The prosecutor of the International Criminal Court (ICC), Fatou Bensouda, announced on February 8 that her office has begun a “preliminary examination” of the situation in the Philippines. Her office “will [analyse] crimes allegedly committed in [the Philippines] since at least July 1, 2016, in the context of the ‘war on drugs’ campaign launched by the government of the Philippines”.
President Rodrigo Duterte reacted by turning melodramatic, saying he has no qualms about dying by “firing squad” because it would be his distinct honour “just to imitate the way [independence hero] Rizal died.” In reality, the ICC generally imposes a penalty of up to 30 years in prison, never the death penalty.
The ICC website lists 25 cases and 42 defendants that it is trying or has tried. Of these, three are ongoing, four were dismissed before trial was completed, one has resulted in acquittal, and five have resulted in conviction. Twelve other cases are on hold as the accused are still at large.
Among those is the current president of Sudan, Omar Hassan Ahmad alBashir, who has not been arrested. Awaiting trial is the former president of Ivory Coast, Laurent Gbagbo, who is now detained by the ICC.
The list of accused also includes a minister of interior, a deputy prime minister, a minister of higher education, an army lieutenant general, and a number of ranking officers of rebel groups. This shows that the ICC prosecutes not only heads of state but also lower ranking officials. This should serve as a cautionary tale for Philippine officials involved in the brutal “war on drugs”, which has claimed more than 12,000 lives since Duterte came to power in 2016.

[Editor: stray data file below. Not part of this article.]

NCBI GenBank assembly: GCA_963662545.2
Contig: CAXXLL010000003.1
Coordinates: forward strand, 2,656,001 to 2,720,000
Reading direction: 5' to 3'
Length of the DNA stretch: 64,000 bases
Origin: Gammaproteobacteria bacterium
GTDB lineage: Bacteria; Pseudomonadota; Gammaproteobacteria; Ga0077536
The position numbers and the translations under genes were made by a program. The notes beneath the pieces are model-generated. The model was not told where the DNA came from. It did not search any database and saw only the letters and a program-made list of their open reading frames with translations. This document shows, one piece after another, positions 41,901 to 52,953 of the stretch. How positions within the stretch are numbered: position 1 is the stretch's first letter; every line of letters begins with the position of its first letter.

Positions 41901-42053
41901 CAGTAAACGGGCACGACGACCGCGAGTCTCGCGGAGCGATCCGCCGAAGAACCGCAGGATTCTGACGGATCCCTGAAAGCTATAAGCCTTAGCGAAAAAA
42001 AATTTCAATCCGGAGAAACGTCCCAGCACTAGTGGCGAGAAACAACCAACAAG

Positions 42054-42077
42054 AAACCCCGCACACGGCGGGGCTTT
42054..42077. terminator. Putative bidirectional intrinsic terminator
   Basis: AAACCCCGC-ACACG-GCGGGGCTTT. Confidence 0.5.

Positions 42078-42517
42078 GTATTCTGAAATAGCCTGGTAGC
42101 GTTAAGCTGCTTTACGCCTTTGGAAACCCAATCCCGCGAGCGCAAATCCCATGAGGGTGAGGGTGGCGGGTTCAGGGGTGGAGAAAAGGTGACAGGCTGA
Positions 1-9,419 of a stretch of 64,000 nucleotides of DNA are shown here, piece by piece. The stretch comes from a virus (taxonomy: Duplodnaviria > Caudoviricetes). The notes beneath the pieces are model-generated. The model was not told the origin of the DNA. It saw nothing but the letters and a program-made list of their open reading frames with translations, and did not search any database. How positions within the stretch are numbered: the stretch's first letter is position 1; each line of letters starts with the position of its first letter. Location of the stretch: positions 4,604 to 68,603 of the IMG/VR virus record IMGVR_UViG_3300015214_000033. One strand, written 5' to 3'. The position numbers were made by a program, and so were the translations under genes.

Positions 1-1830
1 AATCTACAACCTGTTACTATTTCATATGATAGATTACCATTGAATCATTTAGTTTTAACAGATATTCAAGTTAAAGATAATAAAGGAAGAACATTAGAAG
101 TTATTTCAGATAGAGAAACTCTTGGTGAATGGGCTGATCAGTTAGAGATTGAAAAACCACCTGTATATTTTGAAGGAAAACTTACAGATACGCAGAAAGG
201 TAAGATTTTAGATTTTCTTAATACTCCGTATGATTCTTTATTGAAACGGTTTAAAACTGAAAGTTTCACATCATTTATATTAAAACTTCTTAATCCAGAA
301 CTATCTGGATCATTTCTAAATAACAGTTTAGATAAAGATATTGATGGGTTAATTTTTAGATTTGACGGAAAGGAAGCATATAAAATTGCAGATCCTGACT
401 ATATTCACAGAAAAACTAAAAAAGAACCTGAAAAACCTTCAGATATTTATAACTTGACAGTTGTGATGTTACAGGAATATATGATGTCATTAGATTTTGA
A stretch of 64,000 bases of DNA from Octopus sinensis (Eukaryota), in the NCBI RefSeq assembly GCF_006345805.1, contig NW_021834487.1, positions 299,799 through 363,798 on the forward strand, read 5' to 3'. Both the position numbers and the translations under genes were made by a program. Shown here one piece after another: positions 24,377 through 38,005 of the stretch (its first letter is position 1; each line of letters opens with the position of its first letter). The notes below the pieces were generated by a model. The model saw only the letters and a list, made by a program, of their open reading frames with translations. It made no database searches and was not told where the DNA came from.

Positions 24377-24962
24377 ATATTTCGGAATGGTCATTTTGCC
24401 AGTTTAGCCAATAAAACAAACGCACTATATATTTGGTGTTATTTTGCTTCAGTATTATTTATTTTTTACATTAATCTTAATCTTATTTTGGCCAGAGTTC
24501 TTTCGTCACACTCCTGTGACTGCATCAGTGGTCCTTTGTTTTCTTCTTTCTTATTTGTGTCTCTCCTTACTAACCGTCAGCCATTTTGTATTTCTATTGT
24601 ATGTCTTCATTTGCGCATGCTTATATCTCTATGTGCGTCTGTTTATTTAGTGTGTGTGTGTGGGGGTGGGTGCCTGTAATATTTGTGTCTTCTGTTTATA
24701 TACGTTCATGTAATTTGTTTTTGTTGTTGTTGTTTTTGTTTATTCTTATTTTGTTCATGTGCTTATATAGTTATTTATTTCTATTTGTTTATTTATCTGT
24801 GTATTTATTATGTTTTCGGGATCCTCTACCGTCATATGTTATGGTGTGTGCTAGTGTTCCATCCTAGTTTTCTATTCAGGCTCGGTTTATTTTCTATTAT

All of the pending ICC cases involve crimes against humanity, war crimes or genocide, except three cases where the accused are charged with the crime of “corruptly influencing or attempting to corruptly influence witnesses by offering to pay them to withdraw as ICC prosecution witnesses”.
Many of those who are charged with crimes against humanity are being made liable for the acts of murder, rape, torture, and other crimes committed by their subordinates. While the accused themselves did not personally commit the crimes, they are being made liable for directly or indirectly participating in the planning or implementation of the crimes perpetrated by their subordinates, or because they “made essential contribution to the realisation” of the crimes.
All but one of the accused in the 25 ICC cases are men. The exception is Simone Gbagbo, who is accused of participating in a plan to commit crimes against humanity when her husband ran in the Ivory Coast presidential election.
All the accused are citizens or residents of African countries. Because of this, there are strong accusations that the ICC is biased against Africans. Consequently, there are threats by African countries to withdraw their membership at the ICC. The international law community is abuzz with speculation that the ICC wants to demonstrate that it is not biased against Africans and that it is raring to initiate and hear a case involving an accused who is not from an African country. This does not bode well for President Duterte.
After the ICC prosecutor announced the preliminary examination of the Philippine situation, Duterte defiantly declared: “The war or the drive against drugs will not stop. And it will last until the day I step out.”
Will our president be the first outside Africa to be prosecuted at the international court? The ICC preliminary examination is the first step that may lead in this direction. If the drug killings continue, Duterte will have failed to heed the writing on the wall.